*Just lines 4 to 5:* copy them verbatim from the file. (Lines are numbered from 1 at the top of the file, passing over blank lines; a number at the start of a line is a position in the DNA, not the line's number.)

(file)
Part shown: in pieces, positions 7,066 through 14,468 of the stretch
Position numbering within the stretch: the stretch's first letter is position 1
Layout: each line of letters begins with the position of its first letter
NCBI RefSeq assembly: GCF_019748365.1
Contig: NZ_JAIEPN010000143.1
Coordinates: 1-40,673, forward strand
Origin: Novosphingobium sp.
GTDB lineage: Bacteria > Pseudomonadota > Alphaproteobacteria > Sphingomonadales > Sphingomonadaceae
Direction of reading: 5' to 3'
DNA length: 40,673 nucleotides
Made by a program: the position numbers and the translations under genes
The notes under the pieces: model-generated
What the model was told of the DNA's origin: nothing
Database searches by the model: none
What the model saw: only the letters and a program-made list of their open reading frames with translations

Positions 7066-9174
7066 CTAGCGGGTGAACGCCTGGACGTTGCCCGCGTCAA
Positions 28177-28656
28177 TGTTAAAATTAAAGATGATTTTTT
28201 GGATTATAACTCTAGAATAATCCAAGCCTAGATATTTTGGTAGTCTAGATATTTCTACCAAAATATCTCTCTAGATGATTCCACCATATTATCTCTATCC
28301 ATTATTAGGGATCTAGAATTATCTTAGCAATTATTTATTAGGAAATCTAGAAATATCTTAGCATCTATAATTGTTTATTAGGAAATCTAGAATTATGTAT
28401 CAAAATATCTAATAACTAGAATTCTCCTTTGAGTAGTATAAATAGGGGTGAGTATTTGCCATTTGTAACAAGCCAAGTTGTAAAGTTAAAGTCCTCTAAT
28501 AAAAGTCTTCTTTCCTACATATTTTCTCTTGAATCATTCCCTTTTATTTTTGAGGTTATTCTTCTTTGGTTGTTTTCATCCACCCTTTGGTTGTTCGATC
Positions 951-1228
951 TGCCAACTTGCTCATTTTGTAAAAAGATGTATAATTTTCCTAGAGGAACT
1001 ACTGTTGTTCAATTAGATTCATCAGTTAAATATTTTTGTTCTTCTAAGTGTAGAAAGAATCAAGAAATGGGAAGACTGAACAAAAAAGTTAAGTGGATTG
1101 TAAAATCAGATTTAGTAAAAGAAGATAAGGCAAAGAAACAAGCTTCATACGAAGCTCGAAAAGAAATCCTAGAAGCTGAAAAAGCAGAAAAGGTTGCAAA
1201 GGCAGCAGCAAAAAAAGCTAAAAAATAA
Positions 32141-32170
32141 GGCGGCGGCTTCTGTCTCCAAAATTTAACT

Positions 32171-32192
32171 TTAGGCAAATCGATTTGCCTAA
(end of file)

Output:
NCBI RefSeq assembly: GCF_019748365.1
Contig: NZ_JAIEPN010000143.1